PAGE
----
Saturday, September 10, 2011

Proponents of a feelgood 2012

As i mentioned in my previous post, various folk are pushing the 2012 so-called Maya prediction as a time of spiritual change. Here are some them:

John Major Jenkins
This chap has been pushing his version of 2012, very hard; even trying to hijack interviews at the 2012 movie premiere. At first glance, he seems like he knows what he's talking about; he's clearly very knowledgeable about the Maya. He has, however, been accused of misusing astronomical terms, and being vague about his contentions.
For one, his use of the term "Galactic Alignment" is vague and inaccurate. He seems to be very pro-active in debating with his online detractors (usually promoting his various 2012 books in the process), until someone brings him a solid argument; then he goes quiet. Now, he's obviously a scholar who has dedicated a large part of his life to his studies. Sure, his writings seem to be deliberately vague, and he attacks his critics with semantics, rather than facts. What really gets me is his associations with opportunistic tourism like THIS. I know, the man has to feed himself, but this really detracts from his credibility.

This man is confusing. Publicly, he derides 2012 doomsayers, calling them opportunists. Yet, in his Maya Cosmogenesis: 2012, he appears to believe that, in fact, 2012 will bring an apocalypse. Misunderstood? Perhaps. Consistent? Not at all. Credible? That's up to you, but my answer is most definitely not.

Jose Arguelles
Jose Arguelles, also calling himself Valum Votan (which he claims means "Closer of the Cycle"), is an interesting chap. As a proponent for spiritual change, he spent his last days in New Zealand, working on his Rinri project. A meditation intended to unlock the rainbow polar bridge in preparation for the spiritual change coming about in 2012. Or something. His main goal was converting the world to his Dreamspell calendar. Jose claimed that "the human species is living in artificial time, which is disrupting its planetary environment and destroying its civilization". That's right, our 12 month Gregorian calendar is destroying us. The Dreamspell calendar seems very complicated, with its 260 different possible month names, but it might have been fun. I'd just love the chance to say "gee, we're having an unusually cold Red Self-Existing Serpent, aren't we?".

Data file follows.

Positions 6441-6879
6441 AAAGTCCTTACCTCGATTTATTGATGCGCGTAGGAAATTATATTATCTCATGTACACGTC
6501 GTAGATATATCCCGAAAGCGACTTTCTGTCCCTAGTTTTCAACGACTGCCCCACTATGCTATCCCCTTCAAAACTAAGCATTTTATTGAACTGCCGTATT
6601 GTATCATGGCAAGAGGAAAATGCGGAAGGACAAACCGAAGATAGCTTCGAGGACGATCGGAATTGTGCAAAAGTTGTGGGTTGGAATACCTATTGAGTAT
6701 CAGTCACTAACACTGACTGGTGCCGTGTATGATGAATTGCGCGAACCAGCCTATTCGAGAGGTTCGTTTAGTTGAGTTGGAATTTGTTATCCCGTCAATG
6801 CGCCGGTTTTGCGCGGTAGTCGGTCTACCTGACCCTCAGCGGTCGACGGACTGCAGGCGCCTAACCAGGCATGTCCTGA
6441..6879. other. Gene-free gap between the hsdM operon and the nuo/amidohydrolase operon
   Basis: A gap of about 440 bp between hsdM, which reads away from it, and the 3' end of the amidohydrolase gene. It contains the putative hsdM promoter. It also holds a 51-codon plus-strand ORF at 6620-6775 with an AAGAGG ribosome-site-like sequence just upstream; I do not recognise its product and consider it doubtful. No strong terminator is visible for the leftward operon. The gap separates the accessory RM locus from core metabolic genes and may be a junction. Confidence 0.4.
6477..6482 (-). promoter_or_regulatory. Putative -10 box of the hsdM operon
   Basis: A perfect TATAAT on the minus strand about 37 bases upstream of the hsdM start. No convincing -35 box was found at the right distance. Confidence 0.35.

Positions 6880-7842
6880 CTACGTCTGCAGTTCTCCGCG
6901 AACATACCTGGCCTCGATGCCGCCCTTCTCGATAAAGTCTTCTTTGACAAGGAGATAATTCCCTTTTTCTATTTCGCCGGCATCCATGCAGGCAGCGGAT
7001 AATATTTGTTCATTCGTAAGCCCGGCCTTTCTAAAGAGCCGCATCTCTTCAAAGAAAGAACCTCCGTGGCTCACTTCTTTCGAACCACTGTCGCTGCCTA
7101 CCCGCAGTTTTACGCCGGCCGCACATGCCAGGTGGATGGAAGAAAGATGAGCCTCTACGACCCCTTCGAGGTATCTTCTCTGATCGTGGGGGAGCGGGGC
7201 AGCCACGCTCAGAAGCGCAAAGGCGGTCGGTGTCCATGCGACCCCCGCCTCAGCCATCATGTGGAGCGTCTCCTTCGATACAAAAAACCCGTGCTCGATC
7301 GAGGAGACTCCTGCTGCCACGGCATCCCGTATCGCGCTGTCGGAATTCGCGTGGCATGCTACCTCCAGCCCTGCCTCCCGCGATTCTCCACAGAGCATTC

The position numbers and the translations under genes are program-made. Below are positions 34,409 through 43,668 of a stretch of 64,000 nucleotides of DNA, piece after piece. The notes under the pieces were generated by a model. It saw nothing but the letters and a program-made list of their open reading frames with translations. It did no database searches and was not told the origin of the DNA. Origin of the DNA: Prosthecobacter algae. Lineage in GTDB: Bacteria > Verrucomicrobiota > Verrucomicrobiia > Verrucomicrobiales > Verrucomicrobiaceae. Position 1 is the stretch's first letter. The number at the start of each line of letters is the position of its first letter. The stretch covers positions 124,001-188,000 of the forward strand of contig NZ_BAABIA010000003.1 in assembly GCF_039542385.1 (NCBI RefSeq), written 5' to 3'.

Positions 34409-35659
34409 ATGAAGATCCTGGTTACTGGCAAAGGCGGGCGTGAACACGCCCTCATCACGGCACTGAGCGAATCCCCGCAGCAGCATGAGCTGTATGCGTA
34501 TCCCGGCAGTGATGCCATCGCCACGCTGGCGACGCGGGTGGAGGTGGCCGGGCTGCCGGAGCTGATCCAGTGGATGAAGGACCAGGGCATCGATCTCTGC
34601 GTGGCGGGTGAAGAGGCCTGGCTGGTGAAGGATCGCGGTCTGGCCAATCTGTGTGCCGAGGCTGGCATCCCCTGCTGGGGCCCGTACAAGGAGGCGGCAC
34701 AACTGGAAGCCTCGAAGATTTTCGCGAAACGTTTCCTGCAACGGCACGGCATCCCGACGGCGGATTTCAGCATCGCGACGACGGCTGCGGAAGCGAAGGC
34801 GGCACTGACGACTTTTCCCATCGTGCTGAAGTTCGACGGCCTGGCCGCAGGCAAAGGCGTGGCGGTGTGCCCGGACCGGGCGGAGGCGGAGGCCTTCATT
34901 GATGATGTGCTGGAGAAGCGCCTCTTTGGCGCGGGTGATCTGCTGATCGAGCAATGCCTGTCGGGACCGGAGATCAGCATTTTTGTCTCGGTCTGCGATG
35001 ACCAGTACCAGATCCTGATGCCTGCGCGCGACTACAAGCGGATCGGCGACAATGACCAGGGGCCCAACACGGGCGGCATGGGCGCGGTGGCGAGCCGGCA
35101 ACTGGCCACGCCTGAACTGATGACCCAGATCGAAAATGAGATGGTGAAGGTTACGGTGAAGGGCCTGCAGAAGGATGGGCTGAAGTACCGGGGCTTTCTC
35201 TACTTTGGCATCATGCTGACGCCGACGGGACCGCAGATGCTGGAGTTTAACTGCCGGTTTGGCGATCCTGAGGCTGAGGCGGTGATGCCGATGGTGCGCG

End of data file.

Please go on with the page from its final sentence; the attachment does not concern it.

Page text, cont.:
I believe this guy did have good intentions. He even set up a non-profit organization to promote his calendar, the Foundation for the Law of Time. I checked out their public financials, and they seem to be nice and innocent. The main expenses include the sending of thousands of Dreamspell calendars around the world. Incidentally, the December 21 date originated with Arguelles and was adopted by other 2012 authors.

So there you go, 2 of the proponents of mass spiritual change in 2012. It's also interesting to note that these guys loved their hallucinogenic substances. Now i have friends who've taken such substances, and i still have great respect for their intellect. By no means am i saying that if you take drugs, then none of your opinions or thoughts have any value. The thing is, the 2 chaps above advocated hallucinogens as means of spiritual revelation. Jenkins even encouraged everyone to have a little hallucinogenic substance every now and then; particularly heads of state.

So...What do you think?


  1. Nice blog! Following!

  2. spiritual revelation
    haha I thought religion was bad

  3. its all good but like y2k its a marketing ploy

  4. I am really enjoying this bloggg

  5. all i did was read shrooms and i couldn't help but smile o.o

  6. That 2012 thing doesn't make much sense to me.

  7. wow, you know after you do your research, they don't have credible sources..

  8. Not to convinced about the 2012 thing personally.